What is the most memorable project you’ve worked on and why?
We funded a very popular and successful urban forestry and mental health project at the Center for Human-Spiritual Renovation and Development known as Centro Buen Pastor which provides services to underserved communities. Adolescences and young adults, including some that have left school, receive counseling and guidance from an interdisciplinary group of social workers, psychologist, ecologists, planners, foresters, and community members.
The Center’s natural setting in an urban forest that provides an ideal space for eco-therapy using rehabilitation strategies for the social, cultural and environmental changes they need to build their skills and address mental health problems. Participants use nature as a tool to help with their self-assessments including Proyecto Siempre Verde, a human, socio-economic, and environmental development strategy based on use of the forest. Participants engage in environmental education with additional benefits to learn new job skills as nature interpreters and environmental guides.
Where did you develop your passion for urban forestry?
My father is a retired agronomist who planned coffee plantations with the Puerto Rico Department of Agriculture. I remember going with him to the Maricao, the municipality within the Puerto Rican coffee zone, to visit farms. I also grew up on a farm in a little town called Sabana Grande, so I was so in touch with nature from a very young age. I loved not only the urban forests but all forests. I loved being outside, playing with the dirt and getting dirty and enjoying the outdoors.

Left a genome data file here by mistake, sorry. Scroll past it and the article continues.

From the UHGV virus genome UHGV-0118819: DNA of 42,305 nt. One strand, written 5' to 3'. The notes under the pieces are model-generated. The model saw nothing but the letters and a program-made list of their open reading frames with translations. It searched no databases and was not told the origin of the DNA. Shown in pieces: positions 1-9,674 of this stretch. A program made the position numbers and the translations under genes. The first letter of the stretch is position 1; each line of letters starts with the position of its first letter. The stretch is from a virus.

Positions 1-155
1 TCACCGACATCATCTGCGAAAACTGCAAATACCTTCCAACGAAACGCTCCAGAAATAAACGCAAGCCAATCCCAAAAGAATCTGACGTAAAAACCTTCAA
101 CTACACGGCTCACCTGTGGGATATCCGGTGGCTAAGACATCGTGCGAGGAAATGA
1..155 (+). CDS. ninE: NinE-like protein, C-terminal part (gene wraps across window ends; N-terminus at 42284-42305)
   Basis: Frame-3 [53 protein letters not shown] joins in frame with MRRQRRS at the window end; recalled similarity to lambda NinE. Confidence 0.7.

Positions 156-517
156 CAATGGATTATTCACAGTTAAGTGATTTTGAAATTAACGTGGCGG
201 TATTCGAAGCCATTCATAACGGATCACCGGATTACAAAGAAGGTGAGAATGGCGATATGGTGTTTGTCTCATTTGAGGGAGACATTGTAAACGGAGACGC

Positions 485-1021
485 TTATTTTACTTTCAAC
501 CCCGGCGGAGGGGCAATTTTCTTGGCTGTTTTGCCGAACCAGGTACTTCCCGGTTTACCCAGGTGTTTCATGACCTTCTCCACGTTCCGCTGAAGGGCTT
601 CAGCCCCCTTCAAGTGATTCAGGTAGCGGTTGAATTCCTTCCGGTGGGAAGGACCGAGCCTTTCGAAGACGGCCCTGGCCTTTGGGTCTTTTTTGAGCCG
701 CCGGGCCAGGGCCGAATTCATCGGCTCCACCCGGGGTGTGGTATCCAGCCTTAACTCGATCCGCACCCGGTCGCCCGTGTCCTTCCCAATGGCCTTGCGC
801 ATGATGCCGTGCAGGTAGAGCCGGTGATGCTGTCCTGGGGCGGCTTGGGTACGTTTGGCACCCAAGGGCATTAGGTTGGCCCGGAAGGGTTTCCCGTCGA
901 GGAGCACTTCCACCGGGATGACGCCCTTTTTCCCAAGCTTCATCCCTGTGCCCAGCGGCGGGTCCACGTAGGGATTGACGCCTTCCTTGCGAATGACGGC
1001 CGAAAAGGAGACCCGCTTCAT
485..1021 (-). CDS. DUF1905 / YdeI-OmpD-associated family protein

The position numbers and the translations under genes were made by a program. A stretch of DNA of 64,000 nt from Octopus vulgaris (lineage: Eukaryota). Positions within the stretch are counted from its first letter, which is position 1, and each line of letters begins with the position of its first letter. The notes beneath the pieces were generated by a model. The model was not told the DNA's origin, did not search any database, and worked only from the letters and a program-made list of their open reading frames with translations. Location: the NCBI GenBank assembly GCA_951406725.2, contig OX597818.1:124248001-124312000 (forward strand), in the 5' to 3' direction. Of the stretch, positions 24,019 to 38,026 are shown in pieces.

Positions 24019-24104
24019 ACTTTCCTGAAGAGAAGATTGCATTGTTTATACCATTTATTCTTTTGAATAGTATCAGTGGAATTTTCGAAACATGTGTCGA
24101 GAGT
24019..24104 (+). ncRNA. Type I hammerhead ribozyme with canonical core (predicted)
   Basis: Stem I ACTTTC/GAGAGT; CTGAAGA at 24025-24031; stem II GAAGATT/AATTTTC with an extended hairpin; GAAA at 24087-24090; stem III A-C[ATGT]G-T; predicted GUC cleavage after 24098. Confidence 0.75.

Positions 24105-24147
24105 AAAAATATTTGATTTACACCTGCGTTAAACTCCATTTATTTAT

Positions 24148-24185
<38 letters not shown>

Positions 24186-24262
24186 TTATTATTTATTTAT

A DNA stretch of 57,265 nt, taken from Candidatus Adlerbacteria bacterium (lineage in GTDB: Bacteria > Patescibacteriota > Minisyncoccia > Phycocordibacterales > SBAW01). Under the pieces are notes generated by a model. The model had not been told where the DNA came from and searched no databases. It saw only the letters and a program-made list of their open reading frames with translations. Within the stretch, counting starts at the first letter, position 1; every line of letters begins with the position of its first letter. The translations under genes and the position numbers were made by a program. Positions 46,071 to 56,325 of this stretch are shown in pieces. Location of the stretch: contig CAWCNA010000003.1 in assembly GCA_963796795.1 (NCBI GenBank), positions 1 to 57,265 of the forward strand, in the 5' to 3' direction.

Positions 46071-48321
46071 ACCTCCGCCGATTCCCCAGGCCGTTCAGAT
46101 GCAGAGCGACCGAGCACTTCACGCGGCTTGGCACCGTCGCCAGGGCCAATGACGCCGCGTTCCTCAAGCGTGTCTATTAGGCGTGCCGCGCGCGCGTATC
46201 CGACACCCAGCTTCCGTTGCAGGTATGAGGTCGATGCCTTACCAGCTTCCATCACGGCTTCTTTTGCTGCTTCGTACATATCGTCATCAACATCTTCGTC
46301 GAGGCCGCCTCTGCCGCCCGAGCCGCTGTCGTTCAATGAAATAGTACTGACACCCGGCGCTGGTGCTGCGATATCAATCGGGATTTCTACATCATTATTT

In 1984, I started working with private landowners to develop management plans for their properties when I was with Puerto Rico’s Department of Natural and Environmental Resources and Forest Service Bureau. I was going to the field every day and doing what I liked. Walking through forests and recommending practices to establish forest plantations or managing existing forests.
In 1990, the urban forestry programs formally started in Puerto Rico and I started working these programs. I love it. I talk with the landowners and help them identify their objectives and develop their management practices. But Urban and Community Forestry is so much more. It’s talking to people and letting them and communities talk about their issues, their objectives, and their dreams.
When I go to a store, almost everyone knows me. They wave and ask how I am. My kids tease me and say, ‘Oh, here comes the mayor.’ But I’m not the mayor. I’m just very involved. If I get to know someone even on the street, I just have to say hello and give that person a smile. It’s an important part of being successful in this line of work.
This month celebrates National Hispanic Heritage Month. What does your Hispanic heritage mean to you?
My coolest childhood memories are from Christmas time. In Puerto Rico, Navidades begins around Dec. 15 and lasts until Jan. 6, or Three Kings Day, although we have another eight days of celebrations after that we call “octavitas.” On Three Kings Day, my grandparents always roasted a pig on a spit. That day “venían los Reyes y traían regalos a los niños” (Three Kings came and brought gifts for the kids), I remember my grandfather making music with his hardhat as we danced around. I remember my grandmother singing “aguinaldos puertorriqueños” or Puerto Rican traditional songs. The family was together, everybody was there. That was tradition - that was the law!
I am really proud of my Puerto Rican culture and my mix of races. I am Taino, Spaniard, and African, so I am a jíbara puertorriqueña.